|Intel DX58SO Smackover X58 Motherboard|
|Reviews - Featured Reviews: Motherboards|
|Written by Miles Cheatham - Edited by Olin Coles|
|Tuesday, 23 December 2008|
Page 10 of 18
Intel DX58SO: Overclocking
In recent years Intel has become much more understanding that the enthusiast community has grown quite large and that raw performance ranks number one with this consumer group. For that reason Intel has softened their view significantly regarding the overclocking of their processors and motherboards. In fact with the materials provided with the Core i7 review kit Intel even included a rather in depth 22 page document entitled Intel Extreme Motherboard DX58SO ...Performance Tuning Process. This document elaborates quite freely on the best way to overclock the Core i7 family of processors. In the document Intel states that there are four multipliers on the motherboard which are used to set the system speed:
What Intel relates in their documentation is completely accurate when it comes to their motherboard, the DX58SO. The ASUS P6T X58 Deluxe brings a slightly more robust BIOS to the table that offers the ability to adjust some features not present on the DX58SO, especially in the realm of voltage manipulation. Whether these additional features are truly necessary is certainly debatable and with time and effort we shall certainly see which BIOS functions most tickle the fancy of the i7 family of processors.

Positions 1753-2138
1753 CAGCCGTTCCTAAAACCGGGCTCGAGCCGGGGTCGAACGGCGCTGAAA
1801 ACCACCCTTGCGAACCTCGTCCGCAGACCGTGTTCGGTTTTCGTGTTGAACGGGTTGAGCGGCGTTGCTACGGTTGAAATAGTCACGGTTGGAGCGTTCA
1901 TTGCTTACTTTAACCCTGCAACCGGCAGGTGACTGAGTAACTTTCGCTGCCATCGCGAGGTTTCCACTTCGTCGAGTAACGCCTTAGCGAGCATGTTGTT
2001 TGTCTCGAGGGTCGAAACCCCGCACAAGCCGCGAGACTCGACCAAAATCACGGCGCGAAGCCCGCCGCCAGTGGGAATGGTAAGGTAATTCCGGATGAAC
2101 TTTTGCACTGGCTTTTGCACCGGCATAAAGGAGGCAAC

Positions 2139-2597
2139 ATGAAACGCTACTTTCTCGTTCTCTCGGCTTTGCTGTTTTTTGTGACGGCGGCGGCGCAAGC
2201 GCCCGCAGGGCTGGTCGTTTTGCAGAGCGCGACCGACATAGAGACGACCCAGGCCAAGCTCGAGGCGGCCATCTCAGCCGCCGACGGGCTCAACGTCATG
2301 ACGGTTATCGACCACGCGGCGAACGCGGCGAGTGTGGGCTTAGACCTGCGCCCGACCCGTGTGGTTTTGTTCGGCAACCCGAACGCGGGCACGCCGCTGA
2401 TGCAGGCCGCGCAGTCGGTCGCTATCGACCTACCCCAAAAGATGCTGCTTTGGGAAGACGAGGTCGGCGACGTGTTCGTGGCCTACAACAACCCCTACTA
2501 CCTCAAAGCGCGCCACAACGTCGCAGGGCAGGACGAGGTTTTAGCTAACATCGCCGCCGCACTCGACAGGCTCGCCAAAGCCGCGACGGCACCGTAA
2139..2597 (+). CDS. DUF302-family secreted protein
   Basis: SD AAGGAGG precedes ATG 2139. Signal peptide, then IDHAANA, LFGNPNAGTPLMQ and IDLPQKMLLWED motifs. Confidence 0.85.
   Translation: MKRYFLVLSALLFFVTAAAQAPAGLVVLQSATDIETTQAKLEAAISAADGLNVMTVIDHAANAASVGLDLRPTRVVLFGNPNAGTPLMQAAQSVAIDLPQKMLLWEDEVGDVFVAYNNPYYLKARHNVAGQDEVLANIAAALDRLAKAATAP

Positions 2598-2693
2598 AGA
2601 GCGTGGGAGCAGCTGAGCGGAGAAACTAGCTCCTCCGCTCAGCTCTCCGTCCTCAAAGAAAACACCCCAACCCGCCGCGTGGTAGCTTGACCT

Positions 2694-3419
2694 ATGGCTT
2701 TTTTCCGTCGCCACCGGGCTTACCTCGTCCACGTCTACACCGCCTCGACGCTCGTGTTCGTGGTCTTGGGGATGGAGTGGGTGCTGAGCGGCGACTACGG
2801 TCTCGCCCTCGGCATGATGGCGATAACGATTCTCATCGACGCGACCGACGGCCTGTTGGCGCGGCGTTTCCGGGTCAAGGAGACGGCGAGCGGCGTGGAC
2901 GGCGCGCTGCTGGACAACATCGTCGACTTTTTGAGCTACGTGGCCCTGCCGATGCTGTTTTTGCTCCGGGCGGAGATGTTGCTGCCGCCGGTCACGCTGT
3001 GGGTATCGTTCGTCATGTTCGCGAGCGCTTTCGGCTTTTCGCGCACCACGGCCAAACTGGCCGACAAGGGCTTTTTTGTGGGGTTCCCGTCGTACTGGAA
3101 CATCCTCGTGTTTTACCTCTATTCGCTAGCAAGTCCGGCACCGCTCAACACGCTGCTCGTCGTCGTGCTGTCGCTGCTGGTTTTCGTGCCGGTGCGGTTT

In this review we overclocked the DX58SO leaving left turbo boost enabled and were able to comfortably run the system at 4.035 GHz. We realized that due to the very nature of turbo boost we probably got a high overclocked value that we would have been able to attain with turbo boost disabled. Since the ASUS P6T X58 Deluxe does not offer turbo boost as a BIOS option when the system is overclocked we were forced to not use this feature in our overclocking exploits with the P6T. We we able to attain the same overclocked level with ASUS P6T X58 Deluxe without turbo boost as we did with the DX58SO with turbo boost enabled using a multiplier of 28 and a base clock of 144 MHz. Unfortunately, those levels were not as stable as we would have liked to see with the ASUS P6T. We were able to achieve a completely stable overclock of 3.875 GHz upping the multiplier to 29 and leaving the base clock at the stock 133 MHz speed.
It was at this point we decided to compare the two systems overclocked at their respective levels, the Intel DX58SO using turbo boost and the ASUS P6T without turbo boost. We thought the results would be quite interesting and help to either prove or disprove the merits of turbo boost.